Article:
I’ve been an avid music listener my whole life. My parents played a lot of jazz, soul, funk, and world music and it didn’t take my mom long to notice my knack for rhythm and movement. When I was seven, she signed me up for tap dance classes and I was immediately hooked — percussion with my feet, I thought. For most of my adolescence, I mainly listened to hip-hop and it wasn’t until my semester abroad in Buenos Aires, Argentina, that I discovered house music. I was fortunate enough to see Honey Dijon and Folamour within the same month — not coincidentally whose styles I fuse — and something clicked: the beating kick, the pulsing bass, the Rhodes chords, the horns, the syncopated snare patterns.
Upon returning to college in Vermont, I bought myself a simple controller hooked up to Serato and began DJing a couple of small parties in college, showcasing house and disco music to a demographic that hadn’t yet been exposed. After graduating, I moved back to the Bay Area and continued DJing at a few local bars. It wasn’t until the pandemic struck and I found myself with about two months of free time that I downloaded Logic and started messing around.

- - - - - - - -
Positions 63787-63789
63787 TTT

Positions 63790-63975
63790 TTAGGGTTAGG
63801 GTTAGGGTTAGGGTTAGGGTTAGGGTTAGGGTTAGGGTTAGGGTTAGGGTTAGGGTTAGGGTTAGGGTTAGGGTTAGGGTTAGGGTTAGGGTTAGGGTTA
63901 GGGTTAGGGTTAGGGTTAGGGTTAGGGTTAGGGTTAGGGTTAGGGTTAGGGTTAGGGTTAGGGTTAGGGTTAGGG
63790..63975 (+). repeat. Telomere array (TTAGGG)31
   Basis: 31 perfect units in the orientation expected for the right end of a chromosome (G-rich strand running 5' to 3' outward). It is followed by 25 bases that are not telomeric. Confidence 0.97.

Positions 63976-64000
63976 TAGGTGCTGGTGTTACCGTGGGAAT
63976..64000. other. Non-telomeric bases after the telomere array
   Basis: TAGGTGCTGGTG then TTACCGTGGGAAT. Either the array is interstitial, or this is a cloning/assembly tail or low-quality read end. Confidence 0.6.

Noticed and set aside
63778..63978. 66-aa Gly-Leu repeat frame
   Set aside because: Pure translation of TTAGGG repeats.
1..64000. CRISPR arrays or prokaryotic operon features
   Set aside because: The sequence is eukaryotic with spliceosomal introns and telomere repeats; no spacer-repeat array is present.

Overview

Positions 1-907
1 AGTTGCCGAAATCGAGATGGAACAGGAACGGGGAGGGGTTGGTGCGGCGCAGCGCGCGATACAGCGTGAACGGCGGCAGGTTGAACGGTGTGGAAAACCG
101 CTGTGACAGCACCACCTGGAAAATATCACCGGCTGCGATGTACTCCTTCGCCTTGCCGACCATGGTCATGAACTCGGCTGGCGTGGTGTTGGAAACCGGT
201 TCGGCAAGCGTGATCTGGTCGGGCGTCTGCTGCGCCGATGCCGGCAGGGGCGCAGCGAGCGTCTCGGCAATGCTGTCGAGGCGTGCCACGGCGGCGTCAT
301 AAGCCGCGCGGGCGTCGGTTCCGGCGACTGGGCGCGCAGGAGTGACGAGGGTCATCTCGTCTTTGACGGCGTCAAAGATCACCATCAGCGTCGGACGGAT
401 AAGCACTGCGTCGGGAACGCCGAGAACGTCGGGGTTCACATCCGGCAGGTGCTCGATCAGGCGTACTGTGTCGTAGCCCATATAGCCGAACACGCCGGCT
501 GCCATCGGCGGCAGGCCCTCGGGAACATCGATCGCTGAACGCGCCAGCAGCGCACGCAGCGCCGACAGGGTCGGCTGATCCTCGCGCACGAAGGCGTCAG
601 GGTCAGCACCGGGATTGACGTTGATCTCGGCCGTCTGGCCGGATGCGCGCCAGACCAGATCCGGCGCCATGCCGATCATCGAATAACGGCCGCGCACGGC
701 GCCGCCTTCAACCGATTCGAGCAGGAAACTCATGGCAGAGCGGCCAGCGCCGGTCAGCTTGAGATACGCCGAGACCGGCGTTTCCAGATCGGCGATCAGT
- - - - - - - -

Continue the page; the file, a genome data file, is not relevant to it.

For the first year, the progress was very minimal and I wasn’t taking the time to learn the proper tools and techniques. In February of 2021, I signed up for Demuir’s Patreon and got monthly 1-on-1’s with him, where he would give me feedback on a few tracks. His tips and encouragement developed my sound quite quickly over the course of a few months and by May, I had signed my debut EP with Late Night Jackin’. That was the moment when I realized, “Wow, okay, I have something unique to offer to this genre that I love so much”.